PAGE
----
Police say they entered the apartment when someone shot one of the officers , and they returned fire. They are pressing forward with charges against Walker for attempted murder of a police 'Get your damn story straight':The latest on the shooting death of Breonna Taylor . Two warrants, two houses.

The FBI has opened an investigation into the shooting death of Breonna Taylor , an EMT who was killed after officers forced their way inside her home.

"There was so much misinformation out, all these false narratives," said Mattingly, who fired his weapon six times the night Taylor, a 26-year-old certified emergency medical technician, died in March.

"This is not relatable to George Floyd. It's nothing like it. This is not Ahmaud Arbery, it's nothing like it," he said. "It's not a race thing, like people wanna try to make it to be. ... This is the point where we're doing our job, we return fire. This is not us hunting somebody down, not kneeling on a neck. This is nothing like that."

For more on the exclusive ABC News/Louisville Courier Journal interview with Sgt. Jonathan Mattingly, tune into "Good Morning America" tomorrow at 7 a.m. ET on ABC.

ABC News/Louisville Courier Journal graphic. © ABC News/Louisville Courier Journal ABC News/Louisville Courier Journal graphic.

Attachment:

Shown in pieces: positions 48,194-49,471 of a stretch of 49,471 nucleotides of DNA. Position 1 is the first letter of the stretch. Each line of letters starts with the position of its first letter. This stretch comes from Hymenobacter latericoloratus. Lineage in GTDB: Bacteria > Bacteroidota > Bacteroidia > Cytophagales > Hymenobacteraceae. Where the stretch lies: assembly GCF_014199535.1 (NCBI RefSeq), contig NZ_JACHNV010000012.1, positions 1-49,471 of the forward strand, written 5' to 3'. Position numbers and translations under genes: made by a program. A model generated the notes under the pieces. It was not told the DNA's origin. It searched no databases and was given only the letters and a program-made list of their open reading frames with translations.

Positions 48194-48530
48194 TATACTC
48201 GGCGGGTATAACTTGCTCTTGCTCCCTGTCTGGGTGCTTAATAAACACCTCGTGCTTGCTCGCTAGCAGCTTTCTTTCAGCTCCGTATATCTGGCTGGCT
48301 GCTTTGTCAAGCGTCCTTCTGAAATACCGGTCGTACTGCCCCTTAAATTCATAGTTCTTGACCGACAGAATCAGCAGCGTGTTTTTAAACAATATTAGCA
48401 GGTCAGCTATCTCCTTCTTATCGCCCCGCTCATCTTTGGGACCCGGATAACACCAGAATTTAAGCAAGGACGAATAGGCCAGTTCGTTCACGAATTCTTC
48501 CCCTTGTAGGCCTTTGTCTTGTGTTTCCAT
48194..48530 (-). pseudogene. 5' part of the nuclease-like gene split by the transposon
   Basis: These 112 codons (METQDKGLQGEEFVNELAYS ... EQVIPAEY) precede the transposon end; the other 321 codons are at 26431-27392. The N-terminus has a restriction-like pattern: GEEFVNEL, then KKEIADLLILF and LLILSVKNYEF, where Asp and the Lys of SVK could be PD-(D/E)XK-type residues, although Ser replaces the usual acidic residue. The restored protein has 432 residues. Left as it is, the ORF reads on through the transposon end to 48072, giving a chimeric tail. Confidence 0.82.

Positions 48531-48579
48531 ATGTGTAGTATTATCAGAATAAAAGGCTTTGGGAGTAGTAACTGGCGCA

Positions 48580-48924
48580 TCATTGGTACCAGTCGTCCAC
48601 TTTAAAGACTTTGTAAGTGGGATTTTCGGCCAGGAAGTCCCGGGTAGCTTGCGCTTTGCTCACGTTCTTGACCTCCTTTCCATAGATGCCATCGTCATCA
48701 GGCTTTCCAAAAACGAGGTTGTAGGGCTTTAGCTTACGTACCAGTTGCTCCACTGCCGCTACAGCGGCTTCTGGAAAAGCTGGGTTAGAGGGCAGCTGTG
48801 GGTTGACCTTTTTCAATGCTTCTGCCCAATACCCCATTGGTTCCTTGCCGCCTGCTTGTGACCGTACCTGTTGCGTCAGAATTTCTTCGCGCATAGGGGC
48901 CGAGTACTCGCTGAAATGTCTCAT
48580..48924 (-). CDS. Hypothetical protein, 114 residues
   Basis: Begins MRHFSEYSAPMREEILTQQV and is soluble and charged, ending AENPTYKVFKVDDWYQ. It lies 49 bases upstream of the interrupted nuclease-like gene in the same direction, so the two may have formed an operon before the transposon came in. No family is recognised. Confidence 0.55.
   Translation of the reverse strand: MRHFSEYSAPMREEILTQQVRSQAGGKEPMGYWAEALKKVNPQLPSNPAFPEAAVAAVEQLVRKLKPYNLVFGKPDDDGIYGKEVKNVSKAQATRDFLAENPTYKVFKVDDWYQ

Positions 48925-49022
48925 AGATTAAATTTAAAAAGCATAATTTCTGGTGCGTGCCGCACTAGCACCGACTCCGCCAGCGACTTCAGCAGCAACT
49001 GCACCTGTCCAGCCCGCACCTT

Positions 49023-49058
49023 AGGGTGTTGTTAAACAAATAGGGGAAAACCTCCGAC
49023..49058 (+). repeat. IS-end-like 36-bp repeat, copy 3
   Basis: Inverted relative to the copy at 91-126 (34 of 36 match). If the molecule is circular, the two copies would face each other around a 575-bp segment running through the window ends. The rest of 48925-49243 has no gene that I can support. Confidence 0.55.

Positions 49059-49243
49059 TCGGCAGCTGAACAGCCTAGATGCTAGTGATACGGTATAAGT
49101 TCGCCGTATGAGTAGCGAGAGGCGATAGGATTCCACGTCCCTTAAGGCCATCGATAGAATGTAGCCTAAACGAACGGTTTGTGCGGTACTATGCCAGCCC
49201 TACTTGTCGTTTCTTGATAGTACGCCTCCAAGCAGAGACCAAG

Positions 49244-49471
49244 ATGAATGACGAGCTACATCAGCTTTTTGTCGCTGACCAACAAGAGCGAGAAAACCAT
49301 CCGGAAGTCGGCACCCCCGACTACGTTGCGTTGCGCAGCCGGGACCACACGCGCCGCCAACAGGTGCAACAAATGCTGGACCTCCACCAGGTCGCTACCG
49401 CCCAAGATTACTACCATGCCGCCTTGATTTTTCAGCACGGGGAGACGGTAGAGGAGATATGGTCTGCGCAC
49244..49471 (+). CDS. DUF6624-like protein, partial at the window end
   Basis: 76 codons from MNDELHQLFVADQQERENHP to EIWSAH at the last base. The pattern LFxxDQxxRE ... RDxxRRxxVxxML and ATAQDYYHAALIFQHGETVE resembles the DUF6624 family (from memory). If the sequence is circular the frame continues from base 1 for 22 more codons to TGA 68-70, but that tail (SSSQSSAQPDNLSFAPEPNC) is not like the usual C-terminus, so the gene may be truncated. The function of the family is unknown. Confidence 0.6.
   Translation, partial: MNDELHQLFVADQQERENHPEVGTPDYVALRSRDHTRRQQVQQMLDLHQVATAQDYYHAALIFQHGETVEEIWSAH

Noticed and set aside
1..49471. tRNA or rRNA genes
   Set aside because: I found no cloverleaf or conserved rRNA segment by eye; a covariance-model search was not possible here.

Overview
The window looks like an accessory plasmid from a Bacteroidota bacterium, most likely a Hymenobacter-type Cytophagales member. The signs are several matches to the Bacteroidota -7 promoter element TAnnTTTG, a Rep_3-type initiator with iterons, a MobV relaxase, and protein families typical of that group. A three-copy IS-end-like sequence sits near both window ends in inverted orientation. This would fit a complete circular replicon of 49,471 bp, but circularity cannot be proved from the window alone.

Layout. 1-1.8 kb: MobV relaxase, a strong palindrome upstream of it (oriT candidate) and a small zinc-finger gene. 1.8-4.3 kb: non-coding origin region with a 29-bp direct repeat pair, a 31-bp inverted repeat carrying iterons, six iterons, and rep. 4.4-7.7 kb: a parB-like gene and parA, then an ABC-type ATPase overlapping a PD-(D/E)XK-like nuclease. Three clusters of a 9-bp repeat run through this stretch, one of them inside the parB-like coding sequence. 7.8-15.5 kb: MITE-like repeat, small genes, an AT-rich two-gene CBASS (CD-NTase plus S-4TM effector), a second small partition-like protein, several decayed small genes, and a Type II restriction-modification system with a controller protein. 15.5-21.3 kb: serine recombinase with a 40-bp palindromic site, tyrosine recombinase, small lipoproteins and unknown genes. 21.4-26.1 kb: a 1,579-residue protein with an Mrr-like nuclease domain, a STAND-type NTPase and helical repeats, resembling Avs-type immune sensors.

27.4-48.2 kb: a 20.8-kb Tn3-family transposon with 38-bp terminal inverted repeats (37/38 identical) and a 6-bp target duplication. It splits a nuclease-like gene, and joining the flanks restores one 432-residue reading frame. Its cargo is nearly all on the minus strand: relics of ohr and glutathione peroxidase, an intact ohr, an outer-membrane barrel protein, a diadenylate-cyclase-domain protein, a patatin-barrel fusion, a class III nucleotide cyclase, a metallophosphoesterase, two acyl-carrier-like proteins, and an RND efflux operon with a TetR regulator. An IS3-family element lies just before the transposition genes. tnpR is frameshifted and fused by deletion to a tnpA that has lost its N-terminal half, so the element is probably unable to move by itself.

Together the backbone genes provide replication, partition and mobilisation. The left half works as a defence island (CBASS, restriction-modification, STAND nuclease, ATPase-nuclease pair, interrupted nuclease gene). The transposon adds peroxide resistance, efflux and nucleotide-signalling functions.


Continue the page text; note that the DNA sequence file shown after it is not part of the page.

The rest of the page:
Mattingly says Taylor's boyfriend, 27-year-old Kenneth Walker, shot him in the leg when police barged into the apartment. An FBI ballistics report confirmed Mattingly was shot by Walker.

Fact check: Viral post misstates amount of Justine Damond family settlement

  Fact check: Viral post misstates amount of Justine Damond family settlement Viral posts on Facebook falsely claim Minneapolis police shooting victim Justine Damond's family received a $55 million settlement.In the weeks following that decision, outrage and frustration has erupted across social media platforms. Viral posts compare Taylor's case to Justine Damond, an unarmed white woman killed by a Minneapolis police officer in 2017.

The city of Louisville, Kentucky, and its police department are taking the first steps toward firing an officer involved in the fatal shooting of Breonna Taylor last March.

7 shot during protest over police shooting of Breonna Taylor 03:25. Assistant Police Chief LaVita Chavous said the seven civilians were shot in the same incident Andy Beshear read a statement from Taylor 's mother, Tamika Palmer, on CNN Friday, saying the last thing her daughter would want